Volunteer helps high-schoolers get cash for college | PostIndependent.com

Volunteer helps high-schoolers get cash for college

Bobby MagillPost Independent Staff
Post Independent/Kara K. Pearson
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For Pat Hansen, volunteerism means helping kids envision their futures in college. Hansen spends about 20 hours each week helping Glenwood Springs High School students find scholarship money for college as part of the school’s Futures Program. Hansen and several other volunteers periodically publish a “green sheet,” which lists many available local and national scholarships and how to apply. The school year’s final green sheet was published Friday. It’s a time-intensive job, but the mother of three loves working with kids and helping them reach for their dreams. With two of her kids at Colorado State University and another in graduate school, Hansen knows first hand the challenges of finding money for a college education. She started volunteering at GSHS seven years ago when her oldest son was a senior at the school. “I did it to educate myself,” she said, adding, “It’s important for parents to know how to assist and to know what the requirements (are) to get into college and the processes for applying for aid.”

A retired surgical nurse, Hansen and her husband Gary own Blue Sky Adventures and partly own Glenwood Canyon Rafting, both Glenwood Springs-based rafting companies. Her youngest son graduated two years ago, but “I just kept on the last two years because it’s a really important program.””I like the kids,” she said. “That was my main motivation. It keeps you young.”What’s more, she said, since her kids took advantage of the local scholarship money, “we need to give back to the community for any of the monies my children received.”Hansen said she estimates that 30 to 40 percent of the school’s seniors take advantage of the program and the money available through scholarships. “The secret is getting them in here early,” she said. That’s why she works hard to inform parents and students that it’s best to think about how they’re going to pay – and apply – for college early in a student’s senior year in high school.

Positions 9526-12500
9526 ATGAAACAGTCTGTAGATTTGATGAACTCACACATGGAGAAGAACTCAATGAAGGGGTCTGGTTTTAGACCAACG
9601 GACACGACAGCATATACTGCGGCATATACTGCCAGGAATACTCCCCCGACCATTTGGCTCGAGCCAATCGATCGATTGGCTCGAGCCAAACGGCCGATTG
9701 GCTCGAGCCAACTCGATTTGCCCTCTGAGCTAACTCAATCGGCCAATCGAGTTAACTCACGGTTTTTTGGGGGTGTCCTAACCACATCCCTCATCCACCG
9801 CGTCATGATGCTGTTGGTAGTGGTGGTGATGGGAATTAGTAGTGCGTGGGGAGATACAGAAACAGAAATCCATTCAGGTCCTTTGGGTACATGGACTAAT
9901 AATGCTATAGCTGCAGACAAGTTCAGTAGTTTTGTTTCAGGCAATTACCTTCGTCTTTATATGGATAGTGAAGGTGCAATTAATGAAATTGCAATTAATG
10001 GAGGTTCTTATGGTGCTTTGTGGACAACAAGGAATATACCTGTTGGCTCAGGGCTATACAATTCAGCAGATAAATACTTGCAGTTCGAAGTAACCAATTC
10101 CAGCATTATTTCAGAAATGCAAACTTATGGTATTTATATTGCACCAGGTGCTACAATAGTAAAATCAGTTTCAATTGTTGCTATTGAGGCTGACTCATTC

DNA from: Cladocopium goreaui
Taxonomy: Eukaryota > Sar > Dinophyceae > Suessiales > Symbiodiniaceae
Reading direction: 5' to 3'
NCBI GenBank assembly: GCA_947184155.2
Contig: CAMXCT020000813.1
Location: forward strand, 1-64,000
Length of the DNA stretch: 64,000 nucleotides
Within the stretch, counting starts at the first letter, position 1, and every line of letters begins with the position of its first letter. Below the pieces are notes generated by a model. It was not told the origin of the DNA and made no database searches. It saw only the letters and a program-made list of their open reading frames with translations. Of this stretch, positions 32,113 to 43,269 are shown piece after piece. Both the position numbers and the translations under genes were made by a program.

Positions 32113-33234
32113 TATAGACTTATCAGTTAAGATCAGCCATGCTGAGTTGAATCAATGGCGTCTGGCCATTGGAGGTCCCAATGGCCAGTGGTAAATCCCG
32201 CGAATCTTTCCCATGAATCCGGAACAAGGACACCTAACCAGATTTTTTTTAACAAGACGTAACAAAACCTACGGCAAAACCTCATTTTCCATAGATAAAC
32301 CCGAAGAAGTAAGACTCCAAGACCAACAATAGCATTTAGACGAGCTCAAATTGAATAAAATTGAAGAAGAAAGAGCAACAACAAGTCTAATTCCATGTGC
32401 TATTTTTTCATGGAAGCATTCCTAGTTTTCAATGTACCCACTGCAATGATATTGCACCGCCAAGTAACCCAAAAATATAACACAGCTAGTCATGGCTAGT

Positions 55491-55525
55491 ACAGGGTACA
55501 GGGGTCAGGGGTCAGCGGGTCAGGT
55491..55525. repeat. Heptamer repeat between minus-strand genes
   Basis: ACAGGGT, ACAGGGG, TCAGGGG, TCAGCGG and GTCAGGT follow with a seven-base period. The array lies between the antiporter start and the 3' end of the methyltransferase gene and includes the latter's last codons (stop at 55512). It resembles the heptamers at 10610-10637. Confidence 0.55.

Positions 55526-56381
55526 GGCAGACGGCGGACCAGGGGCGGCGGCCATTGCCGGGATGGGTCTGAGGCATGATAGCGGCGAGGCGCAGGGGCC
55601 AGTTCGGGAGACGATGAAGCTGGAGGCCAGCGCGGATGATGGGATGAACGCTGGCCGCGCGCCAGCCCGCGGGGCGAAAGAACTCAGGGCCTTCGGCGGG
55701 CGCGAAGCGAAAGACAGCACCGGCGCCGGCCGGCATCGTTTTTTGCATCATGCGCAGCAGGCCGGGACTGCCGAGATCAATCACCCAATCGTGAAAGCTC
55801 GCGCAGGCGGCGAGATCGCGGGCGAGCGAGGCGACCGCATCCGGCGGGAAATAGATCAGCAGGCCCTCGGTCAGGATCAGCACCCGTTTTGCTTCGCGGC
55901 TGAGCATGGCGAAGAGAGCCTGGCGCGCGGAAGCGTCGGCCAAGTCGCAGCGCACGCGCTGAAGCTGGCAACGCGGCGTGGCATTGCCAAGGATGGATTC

Many scholarships are need-based, which could mean that for many GSHS students, it may be difficult to get such scholarships and especially federal loans. While many families’ income exceeds the federal definition for financial need, the cost of living in the Roaring Fork Valley puts those families in the same financial straits as people who make much less in other parts of the country. “It may not look like you’re in financial need,” she said, but the cost of living tends to mask that. Of course, there are many scholarships out there that are merit-based, she said, including many minority scholarships.

But the bottom line for students a little confused or unsure about how to get the money they need for college is that the Futures Program, with Hansen’s help, is a “great source to get things started,” she said. “Our goal is to help as many kids as we can,” she said. Hansen has another message about volunteering: Just being part of the school system – just being present to help kids – makes a huge difference, she said. If parents made the time to be more involved in their children’s education and local schools, “it would transform the entire school system.” Contact Bobby Magill: 945-8515, ext. 520bmagill@postindependent.com


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